It’s almost impossible for me to believe, but it’s been 20 years since I first began my entrepreneurial adventure. I had just finished getting my Master’s Degree at night, with the intention of eventually starting a company of my own, when I got a jumpstart ahead of schedule. The corporation I was working for decided to restructure. My region was going to be combined with another, which inevitably meant some of us would be out of a job. While the timing wasn’t within my plan, the opportunity was actually spectacular. I would have a few months of severance pay, which would give me the time to develop the business with a little seed money to get it going. That is when I learned the first of these ten valuable lessons that I hope to pass on to new and future entrepreneurs.

  1. Take chances
    Risk-taking tolerance is a necessary skill for an entrepreneur. Paychecks are uncertain. Hours can be crazy, especially in the beginning. It is not a conventional route to paying your bills so you need to know that you can be OK with uncertainty, and preferably, that you flourish in its midst. Jump at the right opportunities when they come your way, yet not recklessly. Do your homework to evaluate opportunities to the best of your ability, then lean toward those that make sense. Just like having a baby or going back to school, there’s never a perfect time to launch a business, roll out a new product or leave your day job, so eventually you just have to jump in.
  2. Make detailed plans
    Dreaming is easy, planning is hard. And frankly, if you’re like me, rather dull. Trust me, it’s a lot easier to take those chances when you’ve made some concrete plans. Even if you don’t need a loan, make a business plan. It forces you to carefully consider who your competition is, how to stand out, how to prioritize your spending, and the answers to countless other questions that will drive your business. I highly recommend making a detailed marketing plan as well. Don’t let them just sit on a shelf or lay buried in a file on your computer. Revisit and reevaluate each often. Sometimes they will get you back on track when you start chasing too many different ideas, and sometimes you will revise them because circumstances or opportunities warrant a change in direction…like say, a global pandemic?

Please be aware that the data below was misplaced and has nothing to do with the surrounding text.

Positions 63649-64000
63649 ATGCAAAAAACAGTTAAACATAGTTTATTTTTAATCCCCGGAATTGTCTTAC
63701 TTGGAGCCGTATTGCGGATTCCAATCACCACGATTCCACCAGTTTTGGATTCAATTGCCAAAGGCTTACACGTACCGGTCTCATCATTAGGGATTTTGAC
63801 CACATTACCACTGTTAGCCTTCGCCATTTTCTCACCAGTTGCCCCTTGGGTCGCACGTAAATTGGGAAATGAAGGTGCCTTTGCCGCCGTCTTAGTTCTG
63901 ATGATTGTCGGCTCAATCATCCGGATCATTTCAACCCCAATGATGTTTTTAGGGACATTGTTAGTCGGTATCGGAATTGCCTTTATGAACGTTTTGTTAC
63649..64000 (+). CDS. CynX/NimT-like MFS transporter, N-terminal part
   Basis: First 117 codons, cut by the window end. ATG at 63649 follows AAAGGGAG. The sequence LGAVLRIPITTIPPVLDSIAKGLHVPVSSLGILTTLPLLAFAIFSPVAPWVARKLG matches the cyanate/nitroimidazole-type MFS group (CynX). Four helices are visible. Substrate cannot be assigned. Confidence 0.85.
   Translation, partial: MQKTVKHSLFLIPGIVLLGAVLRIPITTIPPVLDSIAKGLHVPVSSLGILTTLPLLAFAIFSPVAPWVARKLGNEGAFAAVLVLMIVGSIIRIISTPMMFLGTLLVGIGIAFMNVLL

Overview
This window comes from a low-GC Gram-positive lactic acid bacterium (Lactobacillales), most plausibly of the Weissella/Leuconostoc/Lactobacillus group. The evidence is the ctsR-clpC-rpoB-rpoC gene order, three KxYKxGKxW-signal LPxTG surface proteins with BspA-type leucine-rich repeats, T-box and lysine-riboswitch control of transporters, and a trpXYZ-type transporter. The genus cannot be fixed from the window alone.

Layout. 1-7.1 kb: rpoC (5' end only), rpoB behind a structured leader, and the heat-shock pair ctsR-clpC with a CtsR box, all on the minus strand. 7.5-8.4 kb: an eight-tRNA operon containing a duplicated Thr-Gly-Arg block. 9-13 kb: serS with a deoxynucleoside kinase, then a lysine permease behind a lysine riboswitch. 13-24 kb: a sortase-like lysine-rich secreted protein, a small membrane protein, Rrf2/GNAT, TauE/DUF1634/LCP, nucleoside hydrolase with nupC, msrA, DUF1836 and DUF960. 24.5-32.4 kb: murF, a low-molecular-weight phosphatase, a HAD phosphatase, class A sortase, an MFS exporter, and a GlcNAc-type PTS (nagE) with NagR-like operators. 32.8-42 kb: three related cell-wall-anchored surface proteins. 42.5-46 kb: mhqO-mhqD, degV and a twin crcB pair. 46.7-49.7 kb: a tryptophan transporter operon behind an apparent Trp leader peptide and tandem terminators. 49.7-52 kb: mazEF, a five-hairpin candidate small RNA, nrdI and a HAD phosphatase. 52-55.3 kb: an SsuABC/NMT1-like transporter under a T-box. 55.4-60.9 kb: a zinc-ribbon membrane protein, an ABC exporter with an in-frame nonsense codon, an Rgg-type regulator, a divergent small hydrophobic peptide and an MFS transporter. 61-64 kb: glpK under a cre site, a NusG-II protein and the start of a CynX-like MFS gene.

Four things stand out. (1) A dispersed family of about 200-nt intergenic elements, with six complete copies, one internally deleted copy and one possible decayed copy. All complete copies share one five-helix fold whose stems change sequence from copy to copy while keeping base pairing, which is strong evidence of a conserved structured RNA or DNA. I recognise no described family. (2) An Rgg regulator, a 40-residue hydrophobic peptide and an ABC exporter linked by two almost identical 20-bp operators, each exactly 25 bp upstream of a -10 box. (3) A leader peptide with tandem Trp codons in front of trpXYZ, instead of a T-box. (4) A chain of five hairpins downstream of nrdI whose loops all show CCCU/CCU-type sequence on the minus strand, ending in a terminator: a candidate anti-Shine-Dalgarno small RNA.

3. Seek out help
    There are so many kind, smart, generous people out there who are willing to help. Never let pride or fear of rejection stand in the way of asking for guidance or support. Contact people you admire and ask for a few moments of their time. Most are flattered by the request and kind enough to offer up some invaluable wisdom. Friends and family want to see you succeed. Some will freely offer help, others will not, but the vast majority will be more than willing to pitch in if you just decide to ask.
  4. Surround yourself with collaborators
    Get out in the community you want to be in and meet people. It won’t take long before you begin to identify people with a collaborative spirit. They are the innovative souls who make suggestions that may benefit only you without even being asked. They are the ones who think of people you should know and offer to make introductions. Make note of those people when you meet them and keep in contact. Eventually you may find yourself working together in ways you never imagined, like putting flyers for your tax services on their pizza boxes or packaging your products together to boost holiday sales. Even if you don’t work together directly, collaborators always take the meeting or your call, and are happy to lend support. Be one, and you will attract others.
  5. Take exploratory meetings
    Sure, if you take this advice there’s a likelihood that you will sit in a coffee shop or two with someone simply trying to sell you things you don’t need, and wasting your time. Heaven knows, I’ve had my fair share of those lost hours over twenty years. More often than not, though, you walk away with a new idea. Maybe they gave it to you directly, or maybe the chat just gets your brain going in a new direction. Sometimes, you even get lucky enough to meet with someone you would’ve ignored because you couldn’t see the value, who offers up a life-changing idea, support or technology.
  6. Have confidence in your skills